This is our second time, the first was when the boys were very young. The adults in our family loved the magical train ride, the caroling and the visit with Santa. I wanted to go again when Max was old enough to enjoy it, but I also knew that for as much as Max would love it, it would have some elements that Brady would not like. Like most families we can’t please everyone all the time but I knew we could find a way to put together a winter break that would allow everyone to make good memories.

brady in the snow

For this post, I asked Brady to write his impressions about the trip in case an ASD kid is looking for an autistic perspective before a trip. I will leave out the details about the Polar Express as the experience is popular and well documented elsewhere. I couldn’t find much for family with an autistic family member, so I know Brady can contribute in this area. As a disclaimer, all autistic children are different and my child’s perspective is simply his. Brady is 7 1/2 and in 2nd grade. I ask him to help me write because, it helps him express himself. It validates him when people visit and comment and it develops him as an advocate, a trait he needs to live an independent life. Like some children with Asperger’s Brady has a great vocabulary, these are his words. I think when he is not stuck for words he has a talent for expressing himself. Thanks for coming on our journey with us.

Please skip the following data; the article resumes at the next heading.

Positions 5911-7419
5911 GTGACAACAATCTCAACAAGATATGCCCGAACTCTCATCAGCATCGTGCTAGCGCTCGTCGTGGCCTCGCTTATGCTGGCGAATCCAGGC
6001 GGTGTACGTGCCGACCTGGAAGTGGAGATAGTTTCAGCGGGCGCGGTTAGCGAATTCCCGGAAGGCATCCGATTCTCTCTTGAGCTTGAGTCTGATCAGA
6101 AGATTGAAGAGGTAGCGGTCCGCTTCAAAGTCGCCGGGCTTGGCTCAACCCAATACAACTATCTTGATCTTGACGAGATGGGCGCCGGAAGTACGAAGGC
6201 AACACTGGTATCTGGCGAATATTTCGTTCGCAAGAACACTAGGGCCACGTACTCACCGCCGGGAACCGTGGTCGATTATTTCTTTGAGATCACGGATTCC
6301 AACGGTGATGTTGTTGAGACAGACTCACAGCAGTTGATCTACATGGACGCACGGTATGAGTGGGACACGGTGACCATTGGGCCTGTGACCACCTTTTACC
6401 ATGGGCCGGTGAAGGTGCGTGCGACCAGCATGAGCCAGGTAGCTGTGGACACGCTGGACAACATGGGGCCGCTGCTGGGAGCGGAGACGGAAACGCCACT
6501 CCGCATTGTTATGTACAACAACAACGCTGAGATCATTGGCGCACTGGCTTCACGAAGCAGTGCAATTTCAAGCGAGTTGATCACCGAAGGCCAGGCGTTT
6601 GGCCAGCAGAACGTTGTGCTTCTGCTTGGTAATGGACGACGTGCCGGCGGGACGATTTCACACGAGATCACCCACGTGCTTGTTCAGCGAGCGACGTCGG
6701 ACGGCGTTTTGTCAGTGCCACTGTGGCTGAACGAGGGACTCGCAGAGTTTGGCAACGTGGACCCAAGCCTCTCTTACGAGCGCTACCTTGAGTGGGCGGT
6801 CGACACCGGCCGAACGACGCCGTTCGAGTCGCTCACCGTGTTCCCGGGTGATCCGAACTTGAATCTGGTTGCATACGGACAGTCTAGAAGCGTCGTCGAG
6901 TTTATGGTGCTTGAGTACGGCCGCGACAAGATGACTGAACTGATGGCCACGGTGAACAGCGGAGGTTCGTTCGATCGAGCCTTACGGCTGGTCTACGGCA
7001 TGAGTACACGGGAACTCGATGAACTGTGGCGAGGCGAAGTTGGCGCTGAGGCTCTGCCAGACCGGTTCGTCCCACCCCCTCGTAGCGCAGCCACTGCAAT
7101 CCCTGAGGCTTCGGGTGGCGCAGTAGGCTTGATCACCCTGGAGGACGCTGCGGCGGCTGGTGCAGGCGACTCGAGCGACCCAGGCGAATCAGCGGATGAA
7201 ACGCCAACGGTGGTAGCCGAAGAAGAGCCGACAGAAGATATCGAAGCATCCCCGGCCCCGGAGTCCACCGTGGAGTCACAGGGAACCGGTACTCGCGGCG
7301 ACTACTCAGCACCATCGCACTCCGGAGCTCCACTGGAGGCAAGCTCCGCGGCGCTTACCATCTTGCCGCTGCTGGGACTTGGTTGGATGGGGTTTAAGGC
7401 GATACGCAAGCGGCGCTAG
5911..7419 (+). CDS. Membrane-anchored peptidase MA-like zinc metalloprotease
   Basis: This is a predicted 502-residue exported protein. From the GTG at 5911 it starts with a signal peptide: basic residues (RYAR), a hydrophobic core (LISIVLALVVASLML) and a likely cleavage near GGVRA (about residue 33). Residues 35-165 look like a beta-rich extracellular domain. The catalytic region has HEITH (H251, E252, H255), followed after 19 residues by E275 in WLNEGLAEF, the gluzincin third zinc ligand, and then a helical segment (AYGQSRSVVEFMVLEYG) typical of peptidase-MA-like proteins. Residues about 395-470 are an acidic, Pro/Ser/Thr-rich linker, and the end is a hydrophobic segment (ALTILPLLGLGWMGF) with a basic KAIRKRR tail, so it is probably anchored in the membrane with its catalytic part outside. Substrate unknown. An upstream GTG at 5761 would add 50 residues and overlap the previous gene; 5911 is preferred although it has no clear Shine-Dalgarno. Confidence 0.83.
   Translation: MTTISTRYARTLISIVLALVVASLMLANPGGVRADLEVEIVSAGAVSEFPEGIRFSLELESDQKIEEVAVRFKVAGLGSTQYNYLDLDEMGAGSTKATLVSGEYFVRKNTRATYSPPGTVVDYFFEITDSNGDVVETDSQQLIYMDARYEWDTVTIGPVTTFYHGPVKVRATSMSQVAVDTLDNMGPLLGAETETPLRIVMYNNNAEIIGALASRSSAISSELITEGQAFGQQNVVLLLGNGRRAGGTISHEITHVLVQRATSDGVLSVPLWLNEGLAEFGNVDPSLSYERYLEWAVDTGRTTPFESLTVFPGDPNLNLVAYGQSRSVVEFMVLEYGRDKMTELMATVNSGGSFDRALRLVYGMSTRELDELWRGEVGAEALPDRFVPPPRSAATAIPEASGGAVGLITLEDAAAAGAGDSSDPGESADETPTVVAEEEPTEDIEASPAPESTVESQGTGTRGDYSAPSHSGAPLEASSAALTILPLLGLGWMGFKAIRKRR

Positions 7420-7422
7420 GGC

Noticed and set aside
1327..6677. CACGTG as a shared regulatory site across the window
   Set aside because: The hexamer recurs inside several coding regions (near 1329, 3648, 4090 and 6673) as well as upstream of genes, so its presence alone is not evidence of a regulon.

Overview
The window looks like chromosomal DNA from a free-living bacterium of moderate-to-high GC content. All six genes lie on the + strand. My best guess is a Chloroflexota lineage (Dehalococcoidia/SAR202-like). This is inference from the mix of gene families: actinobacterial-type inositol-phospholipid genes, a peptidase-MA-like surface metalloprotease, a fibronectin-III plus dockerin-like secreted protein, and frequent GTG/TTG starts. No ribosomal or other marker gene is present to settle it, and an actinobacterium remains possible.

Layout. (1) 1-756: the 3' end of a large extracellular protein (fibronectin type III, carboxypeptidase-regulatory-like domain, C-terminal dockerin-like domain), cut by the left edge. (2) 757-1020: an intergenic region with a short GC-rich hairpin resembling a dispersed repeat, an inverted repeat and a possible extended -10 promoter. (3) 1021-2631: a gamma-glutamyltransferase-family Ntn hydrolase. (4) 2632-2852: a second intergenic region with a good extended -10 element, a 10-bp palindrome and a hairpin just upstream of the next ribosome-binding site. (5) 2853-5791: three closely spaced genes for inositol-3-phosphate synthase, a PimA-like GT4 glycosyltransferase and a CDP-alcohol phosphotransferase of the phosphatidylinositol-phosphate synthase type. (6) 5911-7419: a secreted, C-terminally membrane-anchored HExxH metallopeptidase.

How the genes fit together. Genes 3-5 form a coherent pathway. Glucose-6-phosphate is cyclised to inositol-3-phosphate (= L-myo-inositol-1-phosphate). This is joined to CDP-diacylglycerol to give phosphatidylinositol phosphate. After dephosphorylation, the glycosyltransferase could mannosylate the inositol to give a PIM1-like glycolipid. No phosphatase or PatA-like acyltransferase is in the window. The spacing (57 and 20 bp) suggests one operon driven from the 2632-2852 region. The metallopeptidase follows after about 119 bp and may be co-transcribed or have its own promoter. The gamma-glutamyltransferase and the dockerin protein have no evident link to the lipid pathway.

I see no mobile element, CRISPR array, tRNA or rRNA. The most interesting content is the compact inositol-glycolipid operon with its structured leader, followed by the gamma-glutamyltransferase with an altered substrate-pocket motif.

sledding

Brady’s 5 Tips for an ASD person on the Polar Express

1. Bring headphones to wear. The trip is designed for neurotypical kids who love to yell all at the same time. This is very exciting for them. Most times when a big room of children are together everyone wants to yell or cheer. The headphones will help. I sat by the window and looked out the window and that helped too.

2. Bring a blanket, the trip is very long and you can hide under the blanket to get a break from the people. Some people wear pajamas. My brother wore pajamas. I did not have any that were warm enough and layering was not comfortable so I wore comfortable clothes instead. If you are comfortable you will have a better time.